3. PUT updates existing information of the specified source
  4. DELETE removes existing information from the specified source

HTTP Methods Examples:

  1. GET you type in an URL in your browser or click on a link
  2. POST you fill in and send a contact form on a website
  3. PUT you edit your blog post and save the new version
  4. DELETE you delete your previous tweet

Anatomy of an HTTP Request:

  • request line tells the server what kind of request is being sent (GET, POST, etc.) and what resource it’s looking for
  • header sends the server additional information (like which client is making the request)
  • body can be empty (as in a GET request) or contain data (if you’re POSTing or PUTing information, that information is contained here)

Typical (POST) HTTP Request example:

POST /codecademy/learn-http HTTP/1.1    # request line
Host: www.codecademy.com                # header
Content-Type: text/html; charset=UTF-8  # header
Name=Eric&Age=26                        # body

The HTTP request starts with the line which specifies:

#request method # requested document # HTTP version

For instance:

GET /womenwhocode.ru/http-methods HTTP/1.1

Endpoints

Endpoints are API-defined locations where particular data is stored. For instance, you can GET a particular tweet from Twitter, or a particular bag from Amazon, or endpoints for the most popular/most recent videos or videos belonging to a certail genre or category, if you’re using the API for a video hosting service.

Authentication & API Keys

Typical API key example:

api_key = "FtHwuH8w1RDjQpOr0y0gF3AWm8sRsRzncK3hHh9"

HTTP Status Code

A successful request to the server results in a response, which is the message the server sends back to you, the client. The response from the server contains a 3-digit status code, that can start 1, 2, 3, 4, 5. Each set of codes has a specific meaning:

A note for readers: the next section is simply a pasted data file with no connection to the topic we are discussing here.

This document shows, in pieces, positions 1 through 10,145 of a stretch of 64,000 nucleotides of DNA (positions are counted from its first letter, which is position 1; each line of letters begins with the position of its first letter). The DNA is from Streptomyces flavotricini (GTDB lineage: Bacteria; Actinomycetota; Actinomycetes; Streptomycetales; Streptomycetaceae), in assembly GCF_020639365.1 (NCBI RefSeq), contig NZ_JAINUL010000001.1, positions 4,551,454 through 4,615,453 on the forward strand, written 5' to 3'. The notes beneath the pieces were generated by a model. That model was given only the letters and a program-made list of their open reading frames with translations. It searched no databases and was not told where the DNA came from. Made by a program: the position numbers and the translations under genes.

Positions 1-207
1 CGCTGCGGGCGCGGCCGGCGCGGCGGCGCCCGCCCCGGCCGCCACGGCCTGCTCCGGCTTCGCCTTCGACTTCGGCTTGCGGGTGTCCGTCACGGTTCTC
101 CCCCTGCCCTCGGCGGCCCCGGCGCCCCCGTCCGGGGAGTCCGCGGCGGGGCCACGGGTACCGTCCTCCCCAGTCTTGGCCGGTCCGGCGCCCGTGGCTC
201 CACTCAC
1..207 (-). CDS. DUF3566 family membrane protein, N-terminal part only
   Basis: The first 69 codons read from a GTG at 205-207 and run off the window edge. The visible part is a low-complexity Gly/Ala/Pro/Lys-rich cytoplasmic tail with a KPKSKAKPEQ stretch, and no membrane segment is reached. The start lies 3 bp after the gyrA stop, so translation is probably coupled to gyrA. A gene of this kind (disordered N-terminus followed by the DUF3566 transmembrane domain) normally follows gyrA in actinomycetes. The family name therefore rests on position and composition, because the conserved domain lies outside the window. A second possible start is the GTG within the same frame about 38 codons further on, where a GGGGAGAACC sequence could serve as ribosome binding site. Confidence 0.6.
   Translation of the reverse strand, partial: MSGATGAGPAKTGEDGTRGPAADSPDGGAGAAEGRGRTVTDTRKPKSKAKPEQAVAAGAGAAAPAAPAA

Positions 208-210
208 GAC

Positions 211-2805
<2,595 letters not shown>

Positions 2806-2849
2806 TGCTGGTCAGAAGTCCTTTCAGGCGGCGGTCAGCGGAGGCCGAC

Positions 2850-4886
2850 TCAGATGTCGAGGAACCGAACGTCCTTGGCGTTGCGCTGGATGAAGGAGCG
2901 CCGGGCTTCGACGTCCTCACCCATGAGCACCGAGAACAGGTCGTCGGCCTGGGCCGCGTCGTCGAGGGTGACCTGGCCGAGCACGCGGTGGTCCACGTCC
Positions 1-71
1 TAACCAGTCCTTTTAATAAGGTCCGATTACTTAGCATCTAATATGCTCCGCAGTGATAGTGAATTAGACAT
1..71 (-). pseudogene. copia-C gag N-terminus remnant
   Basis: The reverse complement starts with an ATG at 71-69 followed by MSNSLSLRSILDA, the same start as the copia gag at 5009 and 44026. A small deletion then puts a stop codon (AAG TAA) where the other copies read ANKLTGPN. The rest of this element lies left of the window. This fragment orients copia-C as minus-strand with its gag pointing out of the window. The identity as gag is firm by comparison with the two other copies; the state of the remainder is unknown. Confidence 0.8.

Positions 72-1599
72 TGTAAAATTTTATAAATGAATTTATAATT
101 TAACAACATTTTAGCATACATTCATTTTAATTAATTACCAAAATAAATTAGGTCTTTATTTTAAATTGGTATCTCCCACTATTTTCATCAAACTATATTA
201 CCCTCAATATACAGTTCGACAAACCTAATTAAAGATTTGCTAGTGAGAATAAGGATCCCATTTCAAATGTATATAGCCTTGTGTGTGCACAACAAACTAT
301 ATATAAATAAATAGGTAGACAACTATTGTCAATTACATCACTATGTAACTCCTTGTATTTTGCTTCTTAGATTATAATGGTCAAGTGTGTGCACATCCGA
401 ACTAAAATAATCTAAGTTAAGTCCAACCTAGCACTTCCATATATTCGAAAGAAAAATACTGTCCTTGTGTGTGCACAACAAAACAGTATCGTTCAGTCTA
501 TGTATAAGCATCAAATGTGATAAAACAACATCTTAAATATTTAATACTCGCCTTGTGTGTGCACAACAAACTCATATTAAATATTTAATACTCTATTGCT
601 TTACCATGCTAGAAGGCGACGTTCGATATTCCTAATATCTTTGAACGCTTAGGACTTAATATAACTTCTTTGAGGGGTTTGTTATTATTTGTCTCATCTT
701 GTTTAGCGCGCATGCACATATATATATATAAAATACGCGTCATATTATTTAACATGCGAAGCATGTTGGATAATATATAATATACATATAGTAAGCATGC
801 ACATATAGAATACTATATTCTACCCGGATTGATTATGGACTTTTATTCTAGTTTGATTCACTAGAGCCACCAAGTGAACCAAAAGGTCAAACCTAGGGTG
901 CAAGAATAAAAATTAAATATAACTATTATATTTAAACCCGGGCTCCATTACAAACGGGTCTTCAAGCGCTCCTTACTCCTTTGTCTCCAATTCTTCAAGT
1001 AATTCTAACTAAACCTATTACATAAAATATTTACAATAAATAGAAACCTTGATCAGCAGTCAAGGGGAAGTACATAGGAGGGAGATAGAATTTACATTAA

1. 1xx – informational responses
  2. 2xx – success
  3. 3xx – redirection
  4. 4xx – client errors
  5. 5xx – server errors
Understanding HTTP Status Codes:
  1. 1xx – “Got it! I’m working on your request” (rare)
  2. 2xx – “Success!” – the server sends it when it’s successfully responding to your request
  3. 3xx – “I can do what you want, but I have to do something else first” – You’ll see this if the server have to reroute your request to another address to get you the resource you asked for
  4. 4xx – “You probably made a mistake!”
  5. 5xx – “The server goofed up and can’t successfully respond to your request”
Example of calling a status code returned by the server:
require 'open-uri'
placekitten = open('http://placekitten.com/')
# Puts placekitten status code returned by the server
puts placekitten.status
# => 200 OK

HTTP Response Anatomy

The HTTP response structure mirrors that of the HTTP request:

  • response line includes a three-digit HTTP status code
  • header includes further information about the server and its response
  • body contains the text of the response

HTTP Response example:

HTTP/1.1 200 OK                         # response line
Content-Type: text/xml; charset=UTF-8   # header

Accepted